By Mohammed Ghobari
SANAA (Reuters) - The Yemeni foreign minister said on Thursday he would use a meeting in London this month to push donor countries to release billions of dollars in promised aid that Yemen desperately needs to address its ailing economy and volatile security situation.
The Friends of Yemen group pledged around $7.9 billion in aid in 2012, but most of the funds have been delayed because of technical issues and lagging approvals by donor heads of state, a Yemeni government minister previously told Reuters.
Yemen's economy nearly collapsed during the year-long revolt that toppled former President Ali Abdullah Saleh. The mass protests brought the country to a standstill, tipping it into lawlessness that saw al Qaeda militants seize and occupy entire towns for several months.
Stability in Yemen is seen as key by Washington and Gulf countries because of the country's location next to the world's top oil exporter Saudi Arabia and on the important Red Sea oil shipment route.
Yemen's main backer and neighbor Saudi Arabia has allocated most of the $3.25 billion in aid it pledged to Yemen in 2012, but not all of it has been paid yet, Abu Bakr al-Qirbi told Reuters by telephone.
However, of that sum Yemen has received $1 billion in the form of a loan deposited by Saudi Arabia in the Yemeni central bank.
Riyadh was one of the brokers of Yemen's 2011 power transfer deal that saw long-serving President Ali Abdullah Saleh step down in favor of his deputy Abd-Rabbu Mansour Hadi.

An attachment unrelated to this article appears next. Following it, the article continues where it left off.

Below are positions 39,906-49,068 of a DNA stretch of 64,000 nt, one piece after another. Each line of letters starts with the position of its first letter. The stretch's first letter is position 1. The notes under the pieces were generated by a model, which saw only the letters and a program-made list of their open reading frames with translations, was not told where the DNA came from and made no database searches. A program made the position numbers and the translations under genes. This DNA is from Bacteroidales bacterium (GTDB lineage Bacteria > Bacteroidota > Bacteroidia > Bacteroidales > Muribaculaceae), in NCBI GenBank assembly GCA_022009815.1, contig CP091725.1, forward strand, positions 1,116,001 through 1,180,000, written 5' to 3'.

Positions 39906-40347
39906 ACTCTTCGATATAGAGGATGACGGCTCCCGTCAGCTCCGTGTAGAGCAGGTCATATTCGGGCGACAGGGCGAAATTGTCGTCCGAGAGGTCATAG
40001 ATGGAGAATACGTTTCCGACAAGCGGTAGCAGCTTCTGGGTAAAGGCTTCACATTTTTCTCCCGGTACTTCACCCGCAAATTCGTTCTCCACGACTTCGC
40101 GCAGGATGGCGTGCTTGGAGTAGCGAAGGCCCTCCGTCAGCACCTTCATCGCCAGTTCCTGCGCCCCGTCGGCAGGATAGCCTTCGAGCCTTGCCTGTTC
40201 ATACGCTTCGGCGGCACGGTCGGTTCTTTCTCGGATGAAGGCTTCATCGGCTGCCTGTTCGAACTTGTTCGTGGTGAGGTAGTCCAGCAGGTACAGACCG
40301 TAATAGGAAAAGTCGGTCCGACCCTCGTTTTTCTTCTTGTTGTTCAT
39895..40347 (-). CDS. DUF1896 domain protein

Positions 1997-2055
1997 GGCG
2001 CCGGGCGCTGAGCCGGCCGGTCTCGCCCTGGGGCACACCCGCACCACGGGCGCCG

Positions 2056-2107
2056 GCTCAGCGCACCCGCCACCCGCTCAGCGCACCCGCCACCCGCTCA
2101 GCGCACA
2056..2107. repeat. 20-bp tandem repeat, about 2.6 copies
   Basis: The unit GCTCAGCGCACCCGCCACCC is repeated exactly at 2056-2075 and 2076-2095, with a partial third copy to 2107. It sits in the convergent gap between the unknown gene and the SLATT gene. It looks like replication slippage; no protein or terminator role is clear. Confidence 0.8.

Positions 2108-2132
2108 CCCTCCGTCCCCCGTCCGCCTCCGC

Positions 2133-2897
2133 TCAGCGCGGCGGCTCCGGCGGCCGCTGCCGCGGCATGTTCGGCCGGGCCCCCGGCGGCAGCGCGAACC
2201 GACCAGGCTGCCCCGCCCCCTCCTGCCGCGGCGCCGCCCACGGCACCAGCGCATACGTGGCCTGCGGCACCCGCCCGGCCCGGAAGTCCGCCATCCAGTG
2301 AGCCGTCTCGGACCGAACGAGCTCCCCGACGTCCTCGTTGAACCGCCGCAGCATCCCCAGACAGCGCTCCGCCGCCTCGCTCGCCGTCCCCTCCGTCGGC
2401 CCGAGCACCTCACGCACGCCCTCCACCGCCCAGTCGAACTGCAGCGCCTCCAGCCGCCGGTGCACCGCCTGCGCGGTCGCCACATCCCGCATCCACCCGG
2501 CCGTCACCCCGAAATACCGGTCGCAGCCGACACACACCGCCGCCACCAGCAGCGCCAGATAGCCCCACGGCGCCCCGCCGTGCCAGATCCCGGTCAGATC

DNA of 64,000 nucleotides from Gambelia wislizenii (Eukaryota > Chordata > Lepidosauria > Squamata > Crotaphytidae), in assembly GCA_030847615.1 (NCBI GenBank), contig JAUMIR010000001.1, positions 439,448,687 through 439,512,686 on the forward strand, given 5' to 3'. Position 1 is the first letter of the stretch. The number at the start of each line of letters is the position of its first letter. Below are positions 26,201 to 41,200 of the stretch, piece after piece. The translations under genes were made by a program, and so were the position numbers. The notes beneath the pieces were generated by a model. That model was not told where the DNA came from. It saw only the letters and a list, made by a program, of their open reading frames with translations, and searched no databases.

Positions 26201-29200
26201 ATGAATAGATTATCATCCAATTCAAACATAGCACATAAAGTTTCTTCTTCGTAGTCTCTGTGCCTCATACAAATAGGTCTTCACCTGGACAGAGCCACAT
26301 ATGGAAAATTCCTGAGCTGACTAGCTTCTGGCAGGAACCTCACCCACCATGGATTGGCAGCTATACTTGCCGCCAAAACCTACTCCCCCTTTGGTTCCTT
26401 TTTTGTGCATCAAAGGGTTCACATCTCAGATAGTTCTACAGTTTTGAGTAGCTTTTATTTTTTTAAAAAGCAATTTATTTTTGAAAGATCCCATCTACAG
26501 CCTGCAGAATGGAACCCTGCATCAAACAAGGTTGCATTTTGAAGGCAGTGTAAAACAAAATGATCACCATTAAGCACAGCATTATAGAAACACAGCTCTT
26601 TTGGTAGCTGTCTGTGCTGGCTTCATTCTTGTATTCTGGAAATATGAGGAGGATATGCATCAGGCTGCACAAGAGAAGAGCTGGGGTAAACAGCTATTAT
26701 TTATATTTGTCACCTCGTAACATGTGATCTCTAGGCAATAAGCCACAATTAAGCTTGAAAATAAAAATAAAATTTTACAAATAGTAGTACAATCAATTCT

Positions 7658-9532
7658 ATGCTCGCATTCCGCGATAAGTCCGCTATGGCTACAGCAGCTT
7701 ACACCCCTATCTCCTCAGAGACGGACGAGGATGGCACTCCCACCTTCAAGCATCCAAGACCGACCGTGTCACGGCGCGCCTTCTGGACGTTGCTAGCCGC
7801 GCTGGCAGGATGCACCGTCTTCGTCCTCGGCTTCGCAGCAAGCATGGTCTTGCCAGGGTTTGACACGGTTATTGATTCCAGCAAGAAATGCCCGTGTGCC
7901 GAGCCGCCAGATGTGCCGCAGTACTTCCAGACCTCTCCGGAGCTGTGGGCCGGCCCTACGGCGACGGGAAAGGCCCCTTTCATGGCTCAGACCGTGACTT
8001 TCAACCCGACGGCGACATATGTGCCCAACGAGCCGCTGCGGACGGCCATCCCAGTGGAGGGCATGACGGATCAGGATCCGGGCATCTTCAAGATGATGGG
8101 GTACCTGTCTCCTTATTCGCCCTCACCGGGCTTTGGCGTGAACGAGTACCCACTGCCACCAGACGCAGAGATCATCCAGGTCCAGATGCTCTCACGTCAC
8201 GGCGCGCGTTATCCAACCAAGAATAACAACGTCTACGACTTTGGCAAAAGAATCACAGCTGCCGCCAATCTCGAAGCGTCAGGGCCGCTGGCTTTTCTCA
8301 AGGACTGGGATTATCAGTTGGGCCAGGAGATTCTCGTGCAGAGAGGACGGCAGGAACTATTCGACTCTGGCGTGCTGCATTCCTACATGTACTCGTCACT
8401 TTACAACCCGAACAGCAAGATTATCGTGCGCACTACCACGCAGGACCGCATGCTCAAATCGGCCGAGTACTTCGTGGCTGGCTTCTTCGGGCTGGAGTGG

Friends of Yemen countries include rich Gulf neighbors and the five permanent members of the U.N. Security Council. The money they pledged in 2012 was meant to address Yemen's humanitarian and budget crisis and upgrade infrastructure.
"We are counting a lot on the London conference to discuss the issue of releasing the donors funds, estimated at around $8 billion," Qirbi was quoted as saying by the Saudi-owned Asharq al-Awsat newspaper earlier on Thursday.
Qirbi later told Reuters that Yemen had set up a special committee, as requested by the Friends of Yemen group, to coordinate between donor countries and Yemen to facilitate the transfer of funds.
The Arabian Peninsula state has also yet to receive $3 billion promised by donors in 2006. This aid has been delayed due to disagreements over which projects should receive funding and because some Gulf states were holding money back for political reasons, according to Yemeni officials.
Qirbi told Reuters that another topic of discussion at the Friends of Yemen meeting on April 29 would be the restructuring of Yemen's army and of the security apparatus in the U.S.-allied country.
Yemen wants to further reorganize its armed forces to reduce the influence of factions loyal to Saleh, who remains influential despite having stepped down in 2012.
Hadi has already replaced many of Saleh's relatives who were in senior military and security posts, but the former leader still has many supporters in both establishments.
As that of his predecessor, Hadi's government is also grappling with violence from al Qaeda militants, hostility from southern secessionists and an offensive by a Shi'ite Muslim Houthi movement to control swathes of the north.
(Writing by Rania El Gamal; Editing by Sami Aboudi and Raissa Kasolowsky)